Lest we forget their service
Remembrance Day across the region honours heroes
FOR those who have served in Australia’s armed services and those who live today because of their sacrifice, last Saturday held special significance.
It was 99 years ago on Saturday that the guns fell silent in Europe.
At 11am, on the 11th of the 11th, about 30 people attended a Remembrance Day ceremony at the Cannonvale Cenotaph followed by a beer at the Reef Gateway Hotel to commemorate fallen comrades.
As the Last Post and Reveille played out across the green next to Cannonvale Primary School heads bowed in respect.
One such head belonged to Flametree Tourist Village owner Aaron Barton who served in the 6th Battalion, Royal Australian Regiment based in Brisbane.
“I served but was never deployed overseas,” he said.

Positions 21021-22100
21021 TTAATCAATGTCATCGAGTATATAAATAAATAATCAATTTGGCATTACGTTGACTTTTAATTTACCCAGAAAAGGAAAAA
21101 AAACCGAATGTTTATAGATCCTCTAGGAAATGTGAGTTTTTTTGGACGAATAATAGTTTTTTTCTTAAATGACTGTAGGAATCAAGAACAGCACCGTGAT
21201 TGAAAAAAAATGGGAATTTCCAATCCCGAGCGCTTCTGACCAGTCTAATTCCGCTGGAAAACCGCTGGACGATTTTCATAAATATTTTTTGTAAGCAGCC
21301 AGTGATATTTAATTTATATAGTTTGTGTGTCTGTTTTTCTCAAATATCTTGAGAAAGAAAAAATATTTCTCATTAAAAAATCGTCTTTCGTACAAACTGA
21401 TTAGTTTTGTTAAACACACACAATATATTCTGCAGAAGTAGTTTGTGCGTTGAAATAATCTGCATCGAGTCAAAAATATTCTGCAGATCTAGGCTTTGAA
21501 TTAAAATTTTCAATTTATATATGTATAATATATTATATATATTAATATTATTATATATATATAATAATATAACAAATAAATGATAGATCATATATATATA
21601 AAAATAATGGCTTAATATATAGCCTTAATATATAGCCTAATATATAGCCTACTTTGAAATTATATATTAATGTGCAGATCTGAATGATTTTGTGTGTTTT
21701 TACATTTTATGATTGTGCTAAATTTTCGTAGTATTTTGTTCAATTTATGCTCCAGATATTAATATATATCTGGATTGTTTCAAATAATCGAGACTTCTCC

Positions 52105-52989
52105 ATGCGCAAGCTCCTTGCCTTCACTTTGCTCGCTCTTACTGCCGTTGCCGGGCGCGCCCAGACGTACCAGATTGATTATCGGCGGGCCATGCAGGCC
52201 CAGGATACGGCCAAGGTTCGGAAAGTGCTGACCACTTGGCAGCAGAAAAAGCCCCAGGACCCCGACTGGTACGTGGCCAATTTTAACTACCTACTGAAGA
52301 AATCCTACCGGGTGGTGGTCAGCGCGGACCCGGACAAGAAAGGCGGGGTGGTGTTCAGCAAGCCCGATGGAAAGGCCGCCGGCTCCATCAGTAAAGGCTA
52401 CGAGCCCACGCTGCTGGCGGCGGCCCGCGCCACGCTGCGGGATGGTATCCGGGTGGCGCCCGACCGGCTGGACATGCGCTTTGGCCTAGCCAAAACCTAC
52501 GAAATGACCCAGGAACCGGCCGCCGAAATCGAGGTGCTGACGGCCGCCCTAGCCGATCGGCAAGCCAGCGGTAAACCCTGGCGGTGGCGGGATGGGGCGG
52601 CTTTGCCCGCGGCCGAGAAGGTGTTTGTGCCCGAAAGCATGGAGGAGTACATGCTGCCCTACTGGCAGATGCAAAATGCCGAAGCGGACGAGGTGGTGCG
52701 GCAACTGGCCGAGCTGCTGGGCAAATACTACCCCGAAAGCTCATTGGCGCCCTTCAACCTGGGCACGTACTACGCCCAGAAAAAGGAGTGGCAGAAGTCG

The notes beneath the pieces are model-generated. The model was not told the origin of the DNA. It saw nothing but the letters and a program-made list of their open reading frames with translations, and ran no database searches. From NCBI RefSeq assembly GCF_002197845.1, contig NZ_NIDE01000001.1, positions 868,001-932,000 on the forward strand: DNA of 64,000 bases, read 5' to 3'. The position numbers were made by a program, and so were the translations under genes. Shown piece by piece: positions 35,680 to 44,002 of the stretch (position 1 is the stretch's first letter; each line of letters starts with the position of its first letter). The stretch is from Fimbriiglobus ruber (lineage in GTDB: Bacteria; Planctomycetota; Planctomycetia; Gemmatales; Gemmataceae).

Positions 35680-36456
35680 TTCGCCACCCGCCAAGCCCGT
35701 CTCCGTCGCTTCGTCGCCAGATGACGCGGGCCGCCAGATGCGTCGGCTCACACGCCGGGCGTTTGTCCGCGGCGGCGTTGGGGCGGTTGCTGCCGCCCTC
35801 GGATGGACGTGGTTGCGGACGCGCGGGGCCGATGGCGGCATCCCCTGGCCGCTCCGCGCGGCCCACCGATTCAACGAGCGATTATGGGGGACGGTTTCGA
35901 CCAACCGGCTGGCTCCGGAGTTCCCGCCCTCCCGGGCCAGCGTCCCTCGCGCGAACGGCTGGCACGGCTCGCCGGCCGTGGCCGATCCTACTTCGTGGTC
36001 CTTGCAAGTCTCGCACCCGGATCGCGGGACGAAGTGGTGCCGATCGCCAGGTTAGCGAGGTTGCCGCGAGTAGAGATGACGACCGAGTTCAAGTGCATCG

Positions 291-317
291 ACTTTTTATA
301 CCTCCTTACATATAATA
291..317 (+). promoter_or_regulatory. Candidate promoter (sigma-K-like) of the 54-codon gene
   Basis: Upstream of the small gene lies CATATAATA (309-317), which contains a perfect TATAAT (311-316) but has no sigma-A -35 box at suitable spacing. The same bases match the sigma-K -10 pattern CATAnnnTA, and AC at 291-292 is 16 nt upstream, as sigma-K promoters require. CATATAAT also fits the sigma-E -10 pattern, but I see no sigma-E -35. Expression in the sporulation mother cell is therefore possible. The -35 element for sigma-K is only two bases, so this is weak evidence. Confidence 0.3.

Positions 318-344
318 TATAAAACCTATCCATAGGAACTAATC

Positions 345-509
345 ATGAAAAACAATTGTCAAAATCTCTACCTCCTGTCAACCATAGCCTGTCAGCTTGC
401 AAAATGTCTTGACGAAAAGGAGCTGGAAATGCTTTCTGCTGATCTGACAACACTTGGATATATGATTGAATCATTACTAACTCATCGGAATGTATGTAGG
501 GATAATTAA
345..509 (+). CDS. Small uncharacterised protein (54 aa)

“I am here because of the friends in my regiment who lost their lives in Afghanistan,” he said.
Among those present were the Whitsunday Navy Cadets, Whitsunday RSL members and Division one councillor Jan Clifford.
Whitsunday Navy Cadets training officer Allen Thomas said this was the first time the cadets had been able to support the day as a unit.
“I think it’s as important as Anzac Day and very important for the kids to experience and not let the tradition die,” he said.
“I have a personal connection as my grandfather and great uncles fought in WWII and I know that a lot of the kids in the unit do too.
“Hopefully next year for the 100th anniversary of Remembrance Day we get more people attending.”
This year’s Remembrance Day was celebrated with another momentous occasion – the opening of a war exhibit at the Proserpine Museum on Saturday.
The exhibit has been three years in the making and includes memorabilia relocated from the closed Proserpine RSL club.
PAYING RESPECTS Aaron Barton, Cr Jan Clifford and Mike Leyland at the Cannonvale Cenotaph.
Proserpine RSL vice president Ian Lade and Proserpine Historical Society president Don Kurowski in the new exhibit.